Formators Meet in Wappingers Falls for Congress

Gregory Plata, OFM Franciscan World

WAPPINGERS FALLS, N.Y. — Representatives of 12 provinces within the English-speaking Conference of the Order of Friars Minor met from July 1 through July 8 at the Alvernia Retreat Center for a Continental Congress about formation. Hosted by the friars of Immaculate Conception Province, the participants included the seven provinces of the United States, along with the Christ the King and St. Joseph provinces of Canada, the Province of Ireland, St. Casimir Vice Province of Lithuania and St. Paul the Apostle Province of Malta. Each day began with Morning Prayer followed by Mass, as prepared by various friars within the conference.

Directed by Br. Cesare Vaiani, OFM, General Secretary of Formation and Studies, and Br. Siniša Balajić, OFM, General Vice Secretary of Formation, the meeting included presentations, feedback and questions from our vocation directors, secretaries of formation and studies and aecretaries of ongoing formation.

Preaching at the opening Mass, Br. Romano Almagno, OFM, of Immaculate Conception Province, encapsulated the Continental Congress’ theme of accompaniment and ongoing formation when he said, “The friars must form a suitable character before pretending that those who join us can take and personalize Gospel values.”

On Monday, July 2, Br. Ron Gliatta, OFM, of IC Province, our host for the Congress, presented a report highlighting the state of formation in the ESC. This included the recent vote of six United States provinces to amalgamate into one province. These provinces are already benefiting with a unified initial formation program, including a combined postulancy program in Silver Spring, Md. Collaboration with other novitiate entities of the Franciscan family in Santa Barbara, Calif., has enhanced the novitiate experience, while the post novitiate in Chicago offers theological and ministerial praxis at Catholic Theological Union as well as other institutions of higher learning.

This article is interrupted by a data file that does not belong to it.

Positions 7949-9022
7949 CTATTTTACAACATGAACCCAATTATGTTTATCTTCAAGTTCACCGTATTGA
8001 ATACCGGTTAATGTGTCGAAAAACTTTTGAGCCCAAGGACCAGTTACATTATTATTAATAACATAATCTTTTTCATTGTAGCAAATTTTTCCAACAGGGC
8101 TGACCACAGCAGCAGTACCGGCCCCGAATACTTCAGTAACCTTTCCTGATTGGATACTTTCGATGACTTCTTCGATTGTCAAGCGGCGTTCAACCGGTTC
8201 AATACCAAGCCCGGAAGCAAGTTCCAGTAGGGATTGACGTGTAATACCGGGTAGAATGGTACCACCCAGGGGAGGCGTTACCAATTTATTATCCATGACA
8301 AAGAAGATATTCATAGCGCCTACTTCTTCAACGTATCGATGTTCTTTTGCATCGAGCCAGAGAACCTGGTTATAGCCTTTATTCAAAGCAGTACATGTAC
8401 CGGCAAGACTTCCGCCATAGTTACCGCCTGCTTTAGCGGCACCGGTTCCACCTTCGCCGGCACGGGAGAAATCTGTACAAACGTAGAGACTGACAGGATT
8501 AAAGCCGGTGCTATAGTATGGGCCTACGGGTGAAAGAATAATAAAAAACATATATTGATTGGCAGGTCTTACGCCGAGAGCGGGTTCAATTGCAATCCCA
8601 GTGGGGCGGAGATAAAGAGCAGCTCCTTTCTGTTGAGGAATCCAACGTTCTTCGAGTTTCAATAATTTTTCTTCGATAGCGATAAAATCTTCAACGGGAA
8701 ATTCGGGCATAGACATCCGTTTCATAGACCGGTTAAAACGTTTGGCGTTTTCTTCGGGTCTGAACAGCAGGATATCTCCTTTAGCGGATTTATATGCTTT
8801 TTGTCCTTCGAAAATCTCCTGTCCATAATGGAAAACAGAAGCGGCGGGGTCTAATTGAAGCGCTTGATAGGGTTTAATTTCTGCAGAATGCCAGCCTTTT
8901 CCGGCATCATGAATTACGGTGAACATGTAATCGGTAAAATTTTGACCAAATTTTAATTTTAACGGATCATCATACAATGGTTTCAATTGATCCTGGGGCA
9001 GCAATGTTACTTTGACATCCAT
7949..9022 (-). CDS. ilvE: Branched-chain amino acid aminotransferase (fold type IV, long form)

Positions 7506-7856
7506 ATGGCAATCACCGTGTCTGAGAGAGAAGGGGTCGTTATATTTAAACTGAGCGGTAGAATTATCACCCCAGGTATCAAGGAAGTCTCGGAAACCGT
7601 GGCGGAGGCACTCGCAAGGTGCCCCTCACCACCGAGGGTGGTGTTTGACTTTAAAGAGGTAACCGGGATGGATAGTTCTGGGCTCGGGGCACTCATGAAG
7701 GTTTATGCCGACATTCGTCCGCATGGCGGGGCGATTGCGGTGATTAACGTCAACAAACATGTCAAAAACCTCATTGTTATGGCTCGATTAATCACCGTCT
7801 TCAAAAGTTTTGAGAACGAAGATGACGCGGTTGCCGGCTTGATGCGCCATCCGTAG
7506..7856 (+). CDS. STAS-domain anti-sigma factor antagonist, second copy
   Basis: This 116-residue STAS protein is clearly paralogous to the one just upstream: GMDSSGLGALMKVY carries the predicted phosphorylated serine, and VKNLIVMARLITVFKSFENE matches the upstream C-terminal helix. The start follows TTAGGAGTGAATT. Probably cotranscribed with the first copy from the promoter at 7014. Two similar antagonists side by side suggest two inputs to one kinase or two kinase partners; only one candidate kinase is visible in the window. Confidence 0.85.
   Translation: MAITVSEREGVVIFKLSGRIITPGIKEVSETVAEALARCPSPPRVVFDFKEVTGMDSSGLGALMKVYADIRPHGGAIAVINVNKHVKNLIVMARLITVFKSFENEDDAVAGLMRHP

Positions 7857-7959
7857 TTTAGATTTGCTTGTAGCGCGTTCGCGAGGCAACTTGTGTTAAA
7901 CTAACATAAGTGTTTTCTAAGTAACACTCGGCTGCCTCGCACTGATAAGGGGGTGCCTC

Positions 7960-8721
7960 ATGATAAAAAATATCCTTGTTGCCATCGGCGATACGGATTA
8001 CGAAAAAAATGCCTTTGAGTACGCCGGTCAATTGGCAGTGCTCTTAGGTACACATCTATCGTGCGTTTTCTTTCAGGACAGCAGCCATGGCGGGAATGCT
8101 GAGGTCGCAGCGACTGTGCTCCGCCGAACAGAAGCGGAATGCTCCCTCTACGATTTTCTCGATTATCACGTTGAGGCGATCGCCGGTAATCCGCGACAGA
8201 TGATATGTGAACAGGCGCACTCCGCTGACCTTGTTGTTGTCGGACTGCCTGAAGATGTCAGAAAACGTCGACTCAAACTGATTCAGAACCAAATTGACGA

Emphasizing Importance of Accompaniment
Br. Ron also pointed out several other highlights, including collaboration among our vocation directors, the interprovincial retreats, the development of websites serving our Franciscan family and the recent US Franciscan Policy Guidelines for Candidates Seeking Admission, ratified by all seven US provinces.

In his presentation later that morning on “The Reciprocal Accompaniment in Fraternal Life,” Cesare Vaiani highlighted the term “accompaniment,” which is used in our Constitutions for formation of friars. Derived from the Latin word comitatus, which is translated as “personal contact,” he highlighted this role is not only of those directly responsible for initial formation, but all brothers within the order.